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By July 31, 2015 No Comments

Here’s the second installment, gentle reader, in my series on five favorite films—more precisely, five movies that I’ve found worthy of virtually infinite re-viewing, with old satisfactions and new insights generated every time. I started off last time with a detective triumphant, Humphrey Bogart’s Philip Marlowe in The Big Sleep (1946), so today let’s look at Detective Epic-Fail—Jack Nicholson’s Jake Gittes in Chinatown (1974).

We first meet Jake in his well-appointed office, with two assistants and a demure secretary on staff. He’s dressed in an expensive gleaming-white suit: that is, he bears all the marks of success with an exterior of guiltlessness to boot. If you know the formula, you know things are all wrong. Yet such is Jake’s lure that we’re pulled along with him, laughing with his wit, appreciating the circles he runs around the cops, and following him through the labyrinth of falsehoods laid out, one after another, by the femme fatale, Faye Dunaway’s Evelyn Cross Mulwray. Better yet, we get morally charged once it becomes clear that Jake’s on the trail of massive corruption in high places. We dismiss his assistants’ warnings that such business lies well above his pay-grade, and that the bad guys are too well connected to be brought to justice. We’re seeing Bogie in lush ‘70s color; Jake has transcended his usual peeping Tom/marital infidelity racket and will find some moral redemption.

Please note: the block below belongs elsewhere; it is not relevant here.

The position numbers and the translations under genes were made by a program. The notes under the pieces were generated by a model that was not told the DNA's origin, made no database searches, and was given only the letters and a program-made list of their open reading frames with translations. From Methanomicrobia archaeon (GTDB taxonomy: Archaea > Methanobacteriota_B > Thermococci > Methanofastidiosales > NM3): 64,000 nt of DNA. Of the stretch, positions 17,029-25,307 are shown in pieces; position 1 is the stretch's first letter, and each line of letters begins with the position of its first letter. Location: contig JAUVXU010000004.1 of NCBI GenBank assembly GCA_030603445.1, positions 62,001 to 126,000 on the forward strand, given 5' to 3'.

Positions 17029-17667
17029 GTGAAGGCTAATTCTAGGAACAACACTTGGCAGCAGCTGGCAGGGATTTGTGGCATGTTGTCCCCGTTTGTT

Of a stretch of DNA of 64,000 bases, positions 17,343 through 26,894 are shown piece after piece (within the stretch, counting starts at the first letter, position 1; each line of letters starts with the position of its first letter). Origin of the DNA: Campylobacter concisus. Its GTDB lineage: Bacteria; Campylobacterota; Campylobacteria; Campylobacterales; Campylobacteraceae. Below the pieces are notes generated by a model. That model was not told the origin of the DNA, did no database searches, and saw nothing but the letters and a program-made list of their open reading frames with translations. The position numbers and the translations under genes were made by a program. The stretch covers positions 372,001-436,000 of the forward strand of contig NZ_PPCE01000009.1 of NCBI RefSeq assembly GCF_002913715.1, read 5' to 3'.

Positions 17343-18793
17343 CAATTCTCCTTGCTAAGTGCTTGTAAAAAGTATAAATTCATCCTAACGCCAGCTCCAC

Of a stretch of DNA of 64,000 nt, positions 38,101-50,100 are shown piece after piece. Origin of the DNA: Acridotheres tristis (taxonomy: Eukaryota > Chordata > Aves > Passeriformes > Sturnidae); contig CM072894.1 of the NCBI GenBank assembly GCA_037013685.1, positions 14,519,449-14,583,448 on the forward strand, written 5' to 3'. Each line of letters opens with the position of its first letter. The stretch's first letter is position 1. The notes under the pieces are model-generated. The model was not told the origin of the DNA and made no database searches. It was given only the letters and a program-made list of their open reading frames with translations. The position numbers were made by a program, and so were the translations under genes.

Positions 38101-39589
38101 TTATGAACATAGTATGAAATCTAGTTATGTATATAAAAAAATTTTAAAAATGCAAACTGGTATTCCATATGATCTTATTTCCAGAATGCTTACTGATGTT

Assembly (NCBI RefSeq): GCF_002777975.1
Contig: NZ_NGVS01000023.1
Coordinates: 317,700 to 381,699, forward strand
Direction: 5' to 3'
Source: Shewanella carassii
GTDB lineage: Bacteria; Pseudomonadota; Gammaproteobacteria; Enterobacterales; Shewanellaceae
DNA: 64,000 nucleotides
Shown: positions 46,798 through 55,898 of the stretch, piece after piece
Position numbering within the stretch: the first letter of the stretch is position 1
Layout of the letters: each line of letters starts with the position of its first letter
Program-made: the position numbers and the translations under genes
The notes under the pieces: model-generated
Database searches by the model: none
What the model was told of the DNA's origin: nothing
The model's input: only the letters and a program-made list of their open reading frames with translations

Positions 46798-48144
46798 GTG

Turns out, however, that the warnings are correct, and not just the assistants’, although as they predict, the bad guys do get away with it all in the end. None less than the #1 bad guy, John Huston’s Noah Cross, tells Jake the unvarnished truth over lunch: “You think you know what this is about, Mr Gits”—Cross deliberately repeats his ‘mistake’ as if having intuited Jake’s small-time ambit and habitual motives—“but believe me, you really don’t.” No he doesn’t. For Cross is not only pulling off an epic piece of corruption by manipulating the Los Angeles water supply. He’s also angling to locate his traumatized granddaughter, Katherine, who we learn in poignant and painful increments is also his daughter, having been born of Noah’s rape of his daughter Evelyn. Noah Cross is that paragon of evil we learned to distinguish back in Reformed catechism class from the ordinary type: he’s the incarnation not of total but of absolute depravity, evil in every part, and in every part evil all the way down.

How cunning of screenwriter Robert Towne to have Cross leave Jake with the simple command that evokes the classic injunction of hard-boiled detection: “Find/follow the girl.” Jake had been following the genre’s second commandment, “follow the money,” and when he finally discovers that the two paths lead to the same horror, he has to throw together a plan with increasing desperation, at an ever-quickening pace. On first viewing, we think he just might pull it off, because it’s just such straits that Sam Spade and Philip Marlowe navigate to satisfying conclusions. But on subsequent viewings we have cause to note all along that Jake’s brain is not quite as impressive as his wardrobe, so that when Noah Cross checkmates him with the simplest of moves, we cannot be surprised.